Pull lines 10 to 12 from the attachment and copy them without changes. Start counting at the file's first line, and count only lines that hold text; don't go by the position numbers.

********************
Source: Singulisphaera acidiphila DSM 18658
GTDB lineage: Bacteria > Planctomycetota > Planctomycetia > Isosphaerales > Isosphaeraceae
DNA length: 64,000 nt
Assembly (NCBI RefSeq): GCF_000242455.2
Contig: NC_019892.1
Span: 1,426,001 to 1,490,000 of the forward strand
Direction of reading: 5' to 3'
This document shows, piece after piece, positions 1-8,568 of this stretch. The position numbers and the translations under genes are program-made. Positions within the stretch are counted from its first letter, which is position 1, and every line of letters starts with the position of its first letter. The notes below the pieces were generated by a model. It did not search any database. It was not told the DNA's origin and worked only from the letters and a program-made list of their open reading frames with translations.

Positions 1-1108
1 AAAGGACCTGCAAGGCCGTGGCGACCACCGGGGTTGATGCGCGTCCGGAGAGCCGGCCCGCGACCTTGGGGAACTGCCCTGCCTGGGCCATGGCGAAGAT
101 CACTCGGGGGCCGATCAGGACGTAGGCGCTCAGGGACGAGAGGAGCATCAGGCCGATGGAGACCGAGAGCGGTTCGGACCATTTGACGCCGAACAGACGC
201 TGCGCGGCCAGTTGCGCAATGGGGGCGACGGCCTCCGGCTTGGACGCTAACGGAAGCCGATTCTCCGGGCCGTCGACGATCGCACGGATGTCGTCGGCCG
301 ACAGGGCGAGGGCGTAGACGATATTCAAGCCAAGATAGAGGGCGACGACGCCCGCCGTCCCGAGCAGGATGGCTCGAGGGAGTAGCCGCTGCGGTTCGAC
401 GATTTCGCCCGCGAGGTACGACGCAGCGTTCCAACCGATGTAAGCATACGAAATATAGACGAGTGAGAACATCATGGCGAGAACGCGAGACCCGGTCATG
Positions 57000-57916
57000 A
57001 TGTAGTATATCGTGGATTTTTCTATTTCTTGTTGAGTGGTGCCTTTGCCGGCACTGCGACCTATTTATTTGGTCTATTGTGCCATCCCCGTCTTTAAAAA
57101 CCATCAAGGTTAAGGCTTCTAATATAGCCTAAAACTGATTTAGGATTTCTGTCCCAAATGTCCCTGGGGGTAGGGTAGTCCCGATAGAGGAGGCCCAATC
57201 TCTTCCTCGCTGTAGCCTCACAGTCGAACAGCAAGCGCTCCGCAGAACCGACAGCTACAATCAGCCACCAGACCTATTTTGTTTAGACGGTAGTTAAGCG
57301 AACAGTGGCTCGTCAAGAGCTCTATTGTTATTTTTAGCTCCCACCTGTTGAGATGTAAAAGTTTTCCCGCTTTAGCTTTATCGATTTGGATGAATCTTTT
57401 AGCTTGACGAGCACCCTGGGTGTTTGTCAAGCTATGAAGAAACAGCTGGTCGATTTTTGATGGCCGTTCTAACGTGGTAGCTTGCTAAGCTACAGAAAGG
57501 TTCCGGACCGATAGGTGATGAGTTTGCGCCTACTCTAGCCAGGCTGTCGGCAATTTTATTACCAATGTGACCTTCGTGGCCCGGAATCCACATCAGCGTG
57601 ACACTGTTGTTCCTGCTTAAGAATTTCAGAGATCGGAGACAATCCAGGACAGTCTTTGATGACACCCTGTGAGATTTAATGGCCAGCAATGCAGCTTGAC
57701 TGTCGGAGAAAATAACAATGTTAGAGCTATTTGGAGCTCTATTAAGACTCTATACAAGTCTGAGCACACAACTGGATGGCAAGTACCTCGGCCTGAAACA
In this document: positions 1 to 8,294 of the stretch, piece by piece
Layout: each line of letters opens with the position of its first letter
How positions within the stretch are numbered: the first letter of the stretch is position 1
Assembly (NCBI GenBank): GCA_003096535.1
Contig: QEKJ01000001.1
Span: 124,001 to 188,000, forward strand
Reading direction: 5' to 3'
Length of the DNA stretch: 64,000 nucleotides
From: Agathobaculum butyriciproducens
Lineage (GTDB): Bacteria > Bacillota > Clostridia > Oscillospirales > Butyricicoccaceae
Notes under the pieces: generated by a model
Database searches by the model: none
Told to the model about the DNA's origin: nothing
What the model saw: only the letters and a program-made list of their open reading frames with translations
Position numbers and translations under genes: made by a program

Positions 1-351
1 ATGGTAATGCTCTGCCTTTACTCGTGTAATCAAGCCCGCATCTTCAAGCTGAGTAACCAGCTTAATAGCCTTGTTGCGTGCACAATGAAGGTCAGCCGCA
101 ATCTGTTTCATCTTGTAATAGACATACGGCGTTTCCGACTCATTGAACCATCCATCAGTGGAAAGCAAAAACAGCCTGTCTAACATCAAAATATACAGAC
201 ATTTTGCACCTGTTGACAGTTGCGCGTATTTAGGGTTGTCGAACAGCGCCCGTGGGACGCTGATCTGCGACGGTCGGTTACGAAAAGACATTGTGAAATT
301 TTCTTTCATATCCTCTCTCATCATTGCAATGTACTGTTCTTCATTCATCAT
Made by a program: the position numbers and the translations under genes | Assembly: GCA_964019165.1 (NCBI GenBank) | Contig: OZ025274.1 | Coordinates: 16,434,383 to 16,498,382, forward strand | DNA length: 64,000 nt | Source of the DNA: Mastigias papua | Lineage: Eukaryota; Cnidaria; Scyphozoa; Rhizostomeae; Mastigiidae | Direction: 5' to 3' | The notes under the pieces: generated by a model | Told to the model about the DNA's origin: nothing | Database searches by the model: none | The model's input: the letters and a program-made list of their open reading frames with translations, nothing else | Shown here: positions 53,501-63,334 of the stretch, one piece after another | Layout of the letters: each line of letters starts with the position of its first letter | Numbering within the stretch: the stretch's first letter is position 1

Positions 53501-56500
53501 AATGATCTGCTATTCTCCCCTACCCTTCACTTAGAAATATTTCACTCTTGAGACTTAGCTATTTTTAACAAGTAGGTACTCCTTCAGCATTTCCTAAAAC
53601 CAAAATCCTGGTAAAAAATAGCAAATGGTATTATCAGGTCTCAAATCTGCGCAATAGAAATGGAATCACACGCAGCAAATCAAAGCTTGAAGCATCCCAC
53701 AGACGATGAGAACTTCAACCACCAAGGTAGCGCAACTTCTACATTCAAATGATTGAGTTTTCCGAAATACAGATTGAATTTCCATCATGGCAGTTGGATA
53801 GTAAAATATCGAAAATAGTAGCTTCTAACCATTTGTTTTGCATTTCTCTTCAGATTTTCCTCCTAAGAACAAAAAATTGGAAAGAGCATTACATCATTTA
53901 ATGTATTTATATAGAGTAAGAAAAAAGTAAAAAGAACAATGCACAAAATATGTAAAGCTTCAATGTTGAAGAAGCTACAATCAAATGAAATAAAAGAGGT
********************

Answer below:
1 AAAGGACCTGCAAGGCCGTGGCGACCACCGGGGTTGATGCGCGTCCGGAGAGCCGGCCCGCGACCTTGGGGAACTGCCCTGCCTGGGCCATGGCGAAGAT
101 CACTCGGGGGCCGATCAGGACGTAGGCGCTCAGGGACGAGAGGAGCATCAGGCCGATGGAGACCGAGAGCGGTTCGGACCATTTGACGCCGAACAGACGC
201 TGCGCGGCCAGTTGCGCAATGGGGGCGACGGCCTCCGGCTTGGACGCTAACGGAAGCCGATTCTCCGGGCCGTCGACGATCGCACGGATGTCGTCGGCCG